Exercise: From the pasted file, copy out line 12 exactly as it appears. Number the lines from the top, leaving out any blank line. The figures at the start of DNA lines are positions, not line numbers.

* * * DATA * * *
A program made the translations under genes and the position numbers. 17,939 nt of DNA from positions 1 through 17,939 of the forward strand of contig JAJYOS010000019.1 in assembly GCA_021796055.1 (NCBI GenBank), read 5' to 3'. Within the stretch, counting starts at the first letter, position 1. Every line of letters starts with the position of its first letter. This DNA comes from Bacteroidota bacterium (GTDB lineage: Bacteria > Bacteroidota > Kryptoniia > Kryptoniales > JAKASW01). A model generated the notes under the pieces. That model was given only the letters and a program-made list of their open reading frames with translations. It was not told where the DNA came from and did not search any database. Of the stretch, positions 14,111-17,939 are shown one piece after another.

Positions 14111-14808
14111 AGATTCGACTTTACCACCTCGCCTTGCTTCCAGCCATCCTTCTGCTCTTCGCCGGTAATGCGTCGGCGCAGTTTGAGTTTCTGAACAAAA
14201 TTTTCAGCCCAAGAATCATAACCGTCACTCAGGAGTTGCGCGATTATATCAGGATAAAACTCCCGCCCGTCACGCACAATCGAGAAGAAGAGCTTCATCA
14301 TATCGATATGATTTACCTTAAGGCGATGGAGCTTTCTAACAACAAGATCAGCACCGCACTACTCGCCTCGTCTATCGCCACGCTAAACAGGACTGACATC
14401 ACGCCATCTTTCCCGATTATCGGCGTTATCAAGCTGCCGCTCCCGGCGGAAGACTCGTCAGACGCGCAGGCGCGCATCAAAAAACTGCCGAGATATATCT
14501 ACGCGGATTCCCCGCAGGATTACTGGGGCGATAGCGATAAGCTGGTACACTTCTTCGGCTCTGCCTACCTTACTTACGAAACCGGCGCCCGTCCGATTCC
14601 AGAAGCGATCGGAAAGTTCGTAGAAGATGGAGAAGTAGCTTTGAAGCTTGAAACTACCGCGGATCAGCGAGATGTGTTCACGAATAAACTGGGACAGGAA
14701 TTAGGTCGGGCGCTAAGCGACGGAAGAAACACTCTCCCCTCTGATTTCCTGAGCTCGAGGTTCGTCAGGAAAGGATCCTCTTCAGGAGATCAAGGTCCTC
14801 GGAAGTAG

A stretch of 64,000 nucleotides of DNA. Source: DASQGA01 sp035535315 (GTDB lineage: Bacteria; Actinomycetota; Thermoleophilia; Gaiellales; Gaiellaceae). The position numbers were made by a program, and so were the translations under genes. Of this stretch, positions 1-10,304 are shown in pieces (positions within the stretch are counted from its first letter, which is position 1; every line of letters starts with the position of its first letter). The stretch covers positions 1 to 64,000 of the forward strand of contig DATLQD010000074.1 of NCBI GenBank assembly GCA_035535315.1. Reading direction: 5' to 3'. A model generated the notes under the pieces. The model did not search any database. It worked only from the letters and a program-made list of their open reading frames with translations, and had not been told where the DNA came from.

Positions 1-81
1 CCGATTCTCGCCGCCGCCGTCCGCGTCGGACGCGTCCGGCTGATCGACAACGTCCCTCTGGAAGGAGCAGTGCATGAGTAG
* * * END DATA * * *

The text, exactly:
Positions 1-81